Representative Concentration Pathways (RCPs) provide time-dependent projections of atmospheric greenhouse gas (GHG) concentrations. These GHG concentrations influence how much heat will be trapped in the upper atmosphere due to “radiative forcing” (basically, more solar radiation coming in than going out). The RCPs are numbered according to their level of radiative forcing, expressed as watts per meter squared: RCP2.6 (2.6 watts per meter squared forcing increase relative to pre-industrial conditions), RCP4.5, RCP6.0, and RCP8.5. The lower the RCP number, the less global warming.
There is no scientific consensus as to which RCP scenario is the most likely to occur. However, envisioned futures associated with RCP8.5 appear to get the most media attention. How can I tell? Although articles may not directly refer to RCPs, they often include links to the original research, which typically do indicate which RCP is being used to calculate the possible impact of climate change on humanity and the planet. For the really scary predictions, that would be RCP8.5.
RCP8.5 is a worst-case “no-mitigation” RCP that assumes no meaningful reduction in GHG emissions this century. Studies that use RCP8.5 to calculate the long-term effects of climate change often assume minimal adaptation to climate change as well, e.g., humanity doing little to increase the resilience of crops, coastal communities, cities, fisheries, coral reefs, wild habitat, etc. to the deleterious effects of a changing climate. RCP8.5 and the possible futures associated with RCP8.5 are sometimes referred to as the “business-as-usual” scenarios.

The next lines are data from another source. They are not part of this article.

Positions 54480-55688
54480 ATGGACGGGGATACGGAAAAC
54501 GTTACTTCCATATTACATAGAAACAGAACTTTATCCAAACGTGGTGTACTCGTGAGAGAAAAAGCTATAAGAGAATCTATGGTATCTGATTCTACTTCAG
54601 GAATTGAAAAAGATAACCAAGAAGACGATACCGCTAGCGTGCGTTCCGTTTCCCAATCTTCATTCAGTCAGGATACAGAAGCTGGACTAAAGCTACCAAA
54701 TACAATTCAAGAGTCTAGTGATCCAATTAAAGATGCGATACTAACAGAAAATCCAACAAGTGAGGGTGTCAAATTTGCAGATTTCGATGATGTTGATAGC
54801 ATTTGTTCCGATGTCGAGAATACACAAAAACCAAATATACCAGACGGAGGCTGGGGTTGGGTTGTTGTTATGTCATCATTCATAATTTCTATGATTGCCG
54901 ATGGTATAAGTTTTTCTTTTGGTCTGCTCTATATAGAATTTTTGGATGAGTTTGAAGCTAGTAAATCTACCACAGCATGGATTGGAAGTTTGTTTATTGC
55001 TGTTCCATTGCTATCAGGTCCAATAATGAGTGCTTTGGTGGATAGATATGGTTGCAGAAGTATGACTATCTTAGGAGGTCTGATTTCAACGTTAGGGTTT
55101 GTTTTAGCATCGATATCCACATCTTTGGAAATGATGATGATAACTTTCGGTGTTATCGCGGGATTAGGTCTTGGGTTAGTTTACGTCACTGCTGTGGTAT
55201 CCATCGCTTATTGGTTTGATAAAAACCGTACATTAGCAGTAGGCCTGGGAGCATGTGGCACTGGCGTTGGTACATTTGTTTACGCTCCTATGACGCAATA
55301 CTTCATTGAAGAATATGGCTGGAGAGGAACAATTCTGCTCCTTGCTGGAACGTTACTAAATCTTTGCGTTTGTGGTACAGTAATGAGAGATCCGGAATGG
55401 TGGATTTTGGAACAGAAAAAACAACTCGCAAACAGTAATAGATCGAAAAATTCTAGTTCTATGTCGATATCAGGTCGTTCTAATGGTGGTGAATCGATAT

RCPs don’t come with socioeconomic storylines but they need to be compatible with plausible assumptions about economic development, energy consumption and land use patterns. In recent years RCP8.5 scenarios have come under criticism by a number of researchers for using emissions scenarios that involve a dramatic expansion of coal use. This when the global production and consumption of coal have been relatively flat for a number of years:
Unfortunately a lot of news articles about the catastrophic effects of climate change fail to mention the assumptions these predicted effects are based on. However, if you see “business-as-usual” in these articles, chances are they’re based on no-mitigation/little adaptation RCP8.5 scenarios.
Next: Looking at possible futures using plausible climate change scenarios.
Explainer: The high-emissions ‘RCP8.5’ global warming scenario Zeke Hausfather/Carbon Brief August 21, 2019